User Review Spotlight: An in-depth review of Superman (N64), which has a reputation for being one of the worst games ever made.
The game's title screen
Welcome to Hal's Pizza Parlour. All the games are grouped onto separate machines. The controls are left/right to view the machines and forward to get a closer look
This jukebox is where they have hidden the game configuration options
The game configuration options are hidden inside the jukebox.
This machine contains the Unreleased Games
Once a machine is selected a menu like this appears. One & two player games are indicated by the yellow dot people
Every game has a set of menu options like this. The greyed out line is unlocked when the player beats the game. Such locked content is not available for all games
Production Notes are unusually interesting and always seen to be confined to a single screen. They do not all have a photograph
There are different ways to play the game, Downside-Up, Gridshock, Ping Pong, and Reversee,
Before any game is played the player is shown the controls
Here we are playing Astrosmash!
For some games the player must respond to questions. Then it is necessary to use the SELECT button to bring up the Intellivision Controller
This is Space Armada
Three different machines in Hal's Pizza Parlour. The power socket on the wall is a nice touch. The machine that the player will view by moving forward always sparkles like this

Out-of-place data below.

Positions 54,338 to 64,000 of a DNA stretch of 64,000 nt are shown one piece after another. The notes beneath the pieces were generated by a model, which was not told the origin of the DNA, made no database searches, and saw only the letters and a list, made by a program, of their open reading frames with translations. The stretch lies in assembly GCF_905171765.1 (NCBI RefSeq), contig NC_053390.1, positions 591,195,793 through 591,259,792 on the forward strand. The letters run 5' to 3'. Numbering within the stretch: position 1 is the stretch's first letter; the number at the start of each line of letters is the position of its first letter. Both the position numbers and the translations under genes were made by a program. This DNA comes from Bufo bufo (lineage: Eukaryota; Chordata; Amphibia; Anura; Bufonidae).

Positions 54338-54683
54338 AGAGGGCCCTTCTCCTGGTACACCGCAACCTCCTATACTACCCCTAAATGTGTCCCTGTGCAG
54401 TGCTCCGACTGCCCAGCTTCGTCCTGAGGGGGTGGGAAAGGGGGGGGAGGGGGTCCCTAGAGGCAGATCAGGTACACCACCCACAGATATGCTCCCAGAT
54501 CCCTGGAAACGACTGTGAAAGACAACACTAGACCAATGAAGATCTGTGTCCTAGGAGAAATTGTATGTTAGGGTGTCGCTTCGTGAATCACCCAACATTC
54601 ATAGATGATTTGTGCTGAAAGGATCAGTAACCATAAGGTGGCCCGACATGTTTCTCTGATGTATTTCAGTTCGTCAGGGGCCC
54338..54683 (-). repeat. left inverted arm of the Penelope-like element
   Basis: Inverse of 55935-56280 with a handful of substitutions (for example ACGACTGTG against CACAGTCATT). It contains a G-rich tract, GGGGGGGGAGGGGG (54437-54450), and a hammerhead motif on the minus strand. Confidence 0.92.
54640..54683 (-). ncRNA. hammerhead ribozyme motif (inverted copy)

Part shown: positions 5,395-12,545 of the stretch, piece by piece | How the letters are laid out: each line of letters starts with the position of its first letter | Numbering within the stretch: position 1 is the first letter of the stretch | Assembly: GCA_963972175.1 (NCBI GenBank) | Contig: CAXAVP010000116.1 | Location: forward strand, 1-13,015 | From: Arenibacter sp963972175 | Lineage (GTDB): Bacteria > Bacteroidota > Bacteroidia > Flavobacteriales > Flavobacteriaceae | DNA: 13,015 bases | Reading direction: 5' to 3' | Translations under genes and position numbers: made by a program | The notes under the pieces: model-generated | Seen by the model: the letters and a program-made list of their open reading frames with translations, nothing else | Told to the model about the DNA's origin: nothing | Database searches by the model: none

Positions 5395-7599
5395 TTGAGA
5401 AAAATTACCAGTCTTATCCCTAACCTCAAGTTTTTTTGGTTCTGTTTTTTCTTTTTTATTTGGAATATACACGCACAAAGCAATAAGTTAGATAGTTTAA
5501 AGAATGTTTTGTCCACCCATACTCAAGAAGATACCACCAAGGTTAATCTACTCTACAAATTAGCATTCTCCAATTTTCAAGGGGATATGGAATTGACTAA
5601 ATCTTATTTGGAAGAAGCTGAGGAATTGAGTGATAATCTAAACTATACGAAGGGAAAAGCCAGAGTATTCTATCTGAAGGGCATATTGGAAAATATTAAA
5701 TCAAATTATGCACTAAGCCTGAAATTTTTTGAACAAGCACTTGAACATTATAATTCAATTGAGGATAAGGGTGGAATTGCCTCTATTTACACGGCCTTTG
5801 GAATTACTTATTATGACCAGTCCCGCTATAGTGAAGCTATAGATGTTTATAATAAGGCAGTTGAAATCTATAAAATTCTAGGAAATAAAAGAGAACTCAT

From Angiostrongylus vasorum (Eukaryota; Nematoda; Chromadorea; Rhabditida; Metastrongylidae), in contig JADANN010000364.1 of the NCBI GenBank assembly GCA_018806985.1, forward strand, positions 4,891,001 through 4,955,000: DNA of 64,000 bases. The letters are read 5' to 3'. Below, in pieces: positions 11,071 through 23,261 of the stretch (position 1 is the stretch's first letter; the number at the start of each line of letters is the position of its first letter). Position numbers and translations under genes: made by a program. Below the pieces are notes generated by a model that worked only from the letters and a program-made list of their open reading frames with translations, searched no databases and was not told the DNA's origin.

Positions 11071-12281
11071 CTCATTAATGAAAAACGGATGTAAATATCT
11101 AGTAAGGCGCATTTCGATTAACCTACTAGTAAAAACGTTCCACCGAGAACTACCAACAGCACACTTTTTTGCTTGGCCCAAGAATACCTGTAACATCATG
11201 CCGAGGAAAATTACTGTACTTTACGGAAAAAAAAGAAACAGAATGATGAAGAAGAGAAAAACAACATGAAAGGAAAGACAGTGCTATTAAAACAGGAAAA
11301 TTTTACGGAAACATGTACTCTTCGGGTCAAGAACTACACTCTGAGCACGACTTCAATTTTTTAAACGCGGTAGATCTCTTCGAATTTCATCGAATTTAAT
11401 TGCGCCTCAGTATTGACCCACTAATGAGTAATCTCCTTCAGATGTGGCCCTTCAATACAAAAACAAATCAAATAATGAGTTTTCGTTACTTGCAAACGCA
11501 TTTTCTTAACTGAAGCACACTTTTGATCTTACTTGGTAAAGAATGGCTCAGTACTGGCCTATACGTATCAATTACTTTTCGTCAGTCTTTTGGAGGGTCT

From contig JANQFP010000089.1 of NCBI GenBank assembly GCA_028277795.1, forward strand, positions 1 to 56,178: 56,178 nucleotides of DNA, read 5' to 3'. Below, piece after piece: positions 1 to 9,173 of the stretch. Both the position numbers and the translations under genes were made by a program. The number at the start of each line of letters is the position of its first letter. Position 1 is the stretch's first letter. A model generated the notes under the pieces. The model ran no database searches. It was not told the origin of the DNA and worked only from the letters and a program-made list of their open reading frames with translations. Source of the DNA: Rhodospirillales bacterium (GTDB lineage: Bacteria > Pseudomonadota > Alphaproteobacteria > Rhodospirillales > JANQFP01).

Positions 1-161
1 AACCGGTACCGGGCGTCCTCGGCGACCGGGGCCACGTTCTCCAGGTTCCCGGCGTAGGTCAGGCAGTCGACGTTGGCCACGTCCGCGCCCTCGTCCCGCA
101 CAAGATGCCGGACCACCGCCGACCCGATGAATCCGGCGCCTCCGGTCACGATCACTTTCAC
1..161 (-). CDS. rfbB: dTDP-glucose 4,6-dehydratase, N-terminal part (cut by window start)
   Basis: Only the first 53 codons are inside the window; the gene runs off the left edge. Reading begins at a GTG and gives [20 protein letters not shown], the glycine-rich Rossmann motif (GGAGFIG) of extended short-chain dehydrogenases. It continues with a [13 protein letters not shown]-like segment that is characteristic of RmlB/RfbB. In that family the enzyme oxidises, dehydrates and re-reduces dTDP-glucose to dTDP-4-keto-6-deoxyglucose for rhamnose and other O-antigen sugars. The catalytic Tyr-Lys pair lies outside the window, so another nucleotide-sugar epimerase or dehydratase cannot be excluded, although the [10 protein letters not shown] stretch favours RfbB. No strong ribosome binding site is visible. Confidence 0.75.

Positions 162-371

The game Sharp Shot is played in four different ways. Another time when the Intellivision controller is used
Playing Maze Shot in the Sharp Shooter game using the Gridshock screen. Utterly useless because you cannot see what's going on but it's different
Mountain Madness Super Pro Skiing has lots of user prompts and it is a pain having to remove the controller to read the text then bring it back to respond to the prompt
One of the selling points of the Intellivision was that its graphics were better than the Atari. Hard to believe nowadays but true.
After every game the PS2 autosaves
Tucked away in a corner is a photo of Intellivision programmers. Selecting this shows a series of interviews and a history of the machine. The artwork comes from Intellivision games
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